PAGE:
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Film Review: The Second Mother

The Second Mother opens at Kendall Square on September 18.

We are approaching that time of year when all of the studios start to dole out their “best” films of the year. Yes, that strange time when film critics are afforded the tiniest amount of power (in all honesty that is mostly in our own heads) and people apparently start to actually listen. This is a time of the most Oscar bait-iest of films. A time of biopics, accents, and a long list of films that most audiences won’t even bother seeing before forming an opinion on. Buried within the press kits and campaigning are the smaller films like The Second Mother, a film so draped in the unimposing as to likely go forgotten.


The Second Mother
is certainly a slow burner. It’s the type of film that appears to be so normal and uncaring of your opinion as to be quickly discarded. Admittedly as it began, its plodding pacing left me cold. The goings on of the maid to the wealthy is just about as exciting as most of our jobs. You clock in, you do your assignments, and you clock out. Only for Val, there really is no clock. Her job is very much her life. She lives, breathes, eats, and sleeps where she works. But yes, it’s slow, it’s boring, it’s normal, and that’s kind of the point.

a28cdd43-1308-4ed2-b04b-3d862cf7263a-1020x612To us, Val’s life is nothing special. We wouldn’t look at Val and shout her successes with bravado. She thrives in the shadows, in the corners that go ignored. She is at her best when you don’t even know that she is there. That is how The Second Mother begins, with us sitting quietly unimpressed. But thanks to a remarkable performance from Regina Casé that is in no way how it ends.

Casé disappears into Val. While the other actors do a perfectly fine job, their labels do not fade away the way Casé’s does. Often it seems not that you are watching a film but simply catching a glimpse at Val’s life. There is an aching honesty in the very words that she speaks. You don’t get frustrated at the film for the way in which Val chooses to act, you get frustrated at Val herself. The sheen of the screen fades away as you lean in closer just for the chance to know Val more. Anna Muylaert is careful not to make this some deep character piece on the life of Val. This is a slice of her, just a piece with us very much lingering outside, voyeurs on a life we yearn to know more. The revelations are few and far between. This isn’t some grandiose tale of triumph. It is far too authentic for that simplification.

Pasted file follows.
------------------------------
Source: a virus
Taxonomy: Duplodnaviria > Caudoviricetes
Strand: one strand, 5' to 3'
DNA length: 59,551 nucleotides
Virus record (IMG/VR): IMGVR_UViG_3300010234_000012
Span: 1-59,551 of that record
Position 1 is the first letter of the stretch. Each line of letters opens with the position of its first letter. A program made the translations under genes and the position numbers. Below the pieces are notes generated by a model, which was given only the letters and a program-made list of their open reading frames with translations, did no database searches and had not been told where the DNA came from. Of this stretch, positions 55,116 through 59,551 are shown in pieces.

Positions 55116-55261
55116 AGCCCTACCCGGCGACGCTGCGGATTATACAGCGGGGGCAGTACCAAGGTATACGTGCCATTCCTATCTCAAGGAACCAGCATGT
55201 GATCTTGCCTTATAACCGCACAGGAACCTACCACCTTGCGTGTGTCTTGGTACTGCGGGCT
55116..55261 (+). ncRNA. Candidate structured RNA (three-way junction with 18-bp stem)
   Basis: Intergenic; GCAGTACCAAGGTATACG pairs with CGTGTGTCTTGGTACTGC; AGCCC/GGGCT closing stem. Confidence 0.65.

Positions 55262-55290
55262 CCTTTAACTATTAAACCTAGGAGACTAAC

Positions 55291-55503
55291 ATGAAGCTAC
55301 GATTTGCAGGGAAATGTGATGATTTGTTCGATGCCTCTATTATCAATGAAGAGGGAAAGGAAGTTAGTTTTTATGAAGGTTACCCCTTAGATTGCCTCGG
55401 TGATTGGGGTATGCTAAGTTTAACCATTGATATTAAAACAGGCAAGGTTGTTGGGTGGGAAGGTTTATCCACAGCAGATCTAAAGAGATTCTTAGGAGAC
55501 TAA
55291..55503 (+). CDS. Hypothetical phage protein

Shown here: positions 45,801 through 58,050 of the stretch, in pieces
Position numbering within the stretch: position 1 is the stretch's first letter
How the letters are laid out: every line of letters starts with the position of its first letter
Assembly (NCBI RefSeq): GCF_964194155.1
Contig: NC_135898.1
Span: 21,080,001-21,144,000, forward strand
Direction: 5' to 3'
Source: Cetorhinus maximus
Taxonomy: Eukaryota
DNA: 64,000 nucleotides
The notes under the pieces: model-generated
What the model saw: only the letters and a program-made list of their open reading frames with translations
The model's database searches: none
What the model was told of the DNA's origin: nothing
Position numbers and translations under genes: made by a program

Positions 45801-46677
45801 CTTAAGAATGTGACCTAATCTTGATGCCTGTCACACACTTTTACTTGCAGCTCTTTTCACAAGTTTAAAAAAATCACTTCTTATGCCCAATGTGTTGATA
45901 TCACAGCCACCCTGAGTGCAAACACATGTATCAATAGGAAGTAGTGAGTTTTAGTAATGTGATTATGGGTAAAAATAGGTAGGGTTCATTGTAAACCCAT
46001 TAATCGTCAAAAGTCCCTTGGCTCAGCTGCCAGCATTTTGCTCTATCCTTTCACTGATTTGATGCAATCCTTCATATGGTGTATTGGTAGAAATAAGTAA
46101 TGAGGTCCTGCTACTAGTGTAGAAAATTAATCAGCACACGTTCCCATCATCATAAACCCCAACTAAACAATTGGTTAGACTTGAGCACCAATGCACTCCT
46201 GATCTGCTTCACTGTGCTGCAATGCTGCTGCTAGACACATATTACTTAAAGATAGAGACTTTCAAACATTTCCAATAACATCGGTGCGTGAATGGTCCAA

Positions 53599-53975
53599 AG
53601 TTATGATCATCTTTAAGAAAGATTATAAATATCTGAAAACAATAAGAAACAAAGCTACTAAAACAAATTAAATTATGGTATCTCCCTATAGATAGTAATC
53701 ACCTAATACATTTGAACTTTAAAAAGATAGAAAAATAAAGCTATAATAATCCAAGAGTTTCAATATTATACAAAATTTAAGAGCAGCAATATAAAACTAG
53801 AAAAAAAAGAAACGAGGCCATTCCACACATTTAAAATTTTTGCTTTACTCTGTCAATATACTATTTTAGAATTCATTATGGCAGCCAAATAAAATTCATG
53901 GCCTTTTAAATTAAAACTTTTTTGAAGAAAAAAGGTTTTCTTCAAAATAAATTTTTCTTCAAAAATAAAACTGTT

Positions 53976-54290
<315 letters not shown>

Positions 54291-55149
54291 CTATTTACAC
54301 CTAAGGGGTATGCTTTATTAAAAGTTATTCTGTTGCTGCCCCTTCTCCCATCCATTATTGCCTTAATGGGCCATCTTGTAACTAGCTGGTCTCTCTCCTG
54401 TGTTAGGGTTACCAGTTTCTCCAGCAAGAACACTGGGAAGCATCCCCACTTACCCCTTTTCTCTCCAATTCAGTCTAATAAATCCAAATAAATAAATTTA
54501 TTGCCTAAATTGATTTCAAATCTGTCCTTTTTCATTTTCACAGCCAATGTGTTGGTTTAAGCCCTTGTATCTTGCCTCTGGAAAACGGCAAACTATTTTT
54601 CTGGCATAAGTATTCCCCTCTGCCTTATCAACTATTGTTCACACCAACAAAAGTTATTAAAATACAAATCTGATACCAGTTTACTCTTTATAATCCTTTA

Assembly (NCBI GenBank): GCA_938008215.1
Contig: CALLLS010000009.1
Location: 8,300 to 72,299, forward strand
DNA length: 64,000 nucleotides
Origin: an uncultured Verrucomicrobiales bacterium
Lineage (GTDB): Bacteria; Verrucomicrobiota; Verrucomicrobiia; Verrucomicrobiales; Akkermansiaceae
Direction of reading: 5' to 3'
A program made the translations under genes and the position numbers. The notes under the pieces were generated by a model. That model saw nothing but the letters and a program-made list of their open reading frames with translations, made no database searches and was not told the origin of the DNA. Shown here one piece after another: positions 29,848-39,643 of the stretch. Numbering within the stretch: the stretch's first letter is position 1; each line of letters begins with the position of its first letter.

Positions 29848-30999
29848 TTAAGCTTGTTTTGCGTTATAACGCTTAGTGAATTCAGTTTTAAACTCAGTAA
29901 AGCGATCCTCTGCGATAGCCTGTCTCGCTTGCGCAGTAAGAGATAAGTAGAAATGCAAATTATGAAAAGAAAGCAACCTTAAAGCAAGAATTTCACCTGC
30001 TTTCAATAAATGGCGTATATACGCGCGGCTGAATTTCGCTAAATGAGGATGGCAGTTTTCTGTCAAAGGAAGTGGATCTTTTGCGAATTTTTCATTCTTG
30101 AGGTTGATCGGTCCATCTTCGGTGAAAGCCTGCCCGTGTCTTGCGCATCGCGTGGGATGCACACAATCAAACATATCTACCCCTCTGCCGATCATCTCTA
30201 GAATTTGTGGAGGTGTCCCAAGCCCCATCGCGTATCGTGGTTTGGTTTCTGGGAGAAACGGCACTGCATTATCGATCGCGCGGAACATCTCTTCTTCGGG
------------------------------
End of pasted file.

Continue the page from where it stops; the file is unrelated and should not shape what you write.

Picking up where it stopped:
Unfortunately, the rest of the film is not as subtle as Val is written or as Casé performs. The supporting characters are broadly drawn and scoff at your vision of subtlety. That isn’t to say that the actors do the work a disservice, rather that the film itself is underdeveloped. While Camila Márdila does what she can as Val’s daughter Jéssica, she isn’t offered much to work with. As written, Jéssica is the embodiment of teenage angst, annoyed at the world, proud, and ungrateful. The domineering housemother Bárbara is a villain cut from the Disney stepmother line of cloths. Fabinho is simplistically golden and Dr. Carlos strangely pedophilic. When compared to Val, they don’t make sense in the same world, let alone the same film.

Perhaps the simple nature of the other characters is nothing more than a tool to bring us closer to Val. If this is the case, Muylaert has certainly made a strange choice, if admittedly a successful one. Val is whom you come to care about, the other stories fade into the background, and with Regina Casé imbuing her with an ease and charm, it makes it all worthwhile. Being a parent is hard and complicated, and writer-director Anna Muylaert finds a way to roll all of that complexity into one intriguing morsel. The Second Mother isn’t a film about massive changes or exceptional growths, it is one about the small moments, about what goes forgotten, and finding the time to recognize just what those little things can add up to.

Now go be a good kid and call your damn mother.

Get more film musing by following Derek on Twitter @DerekDeskins.

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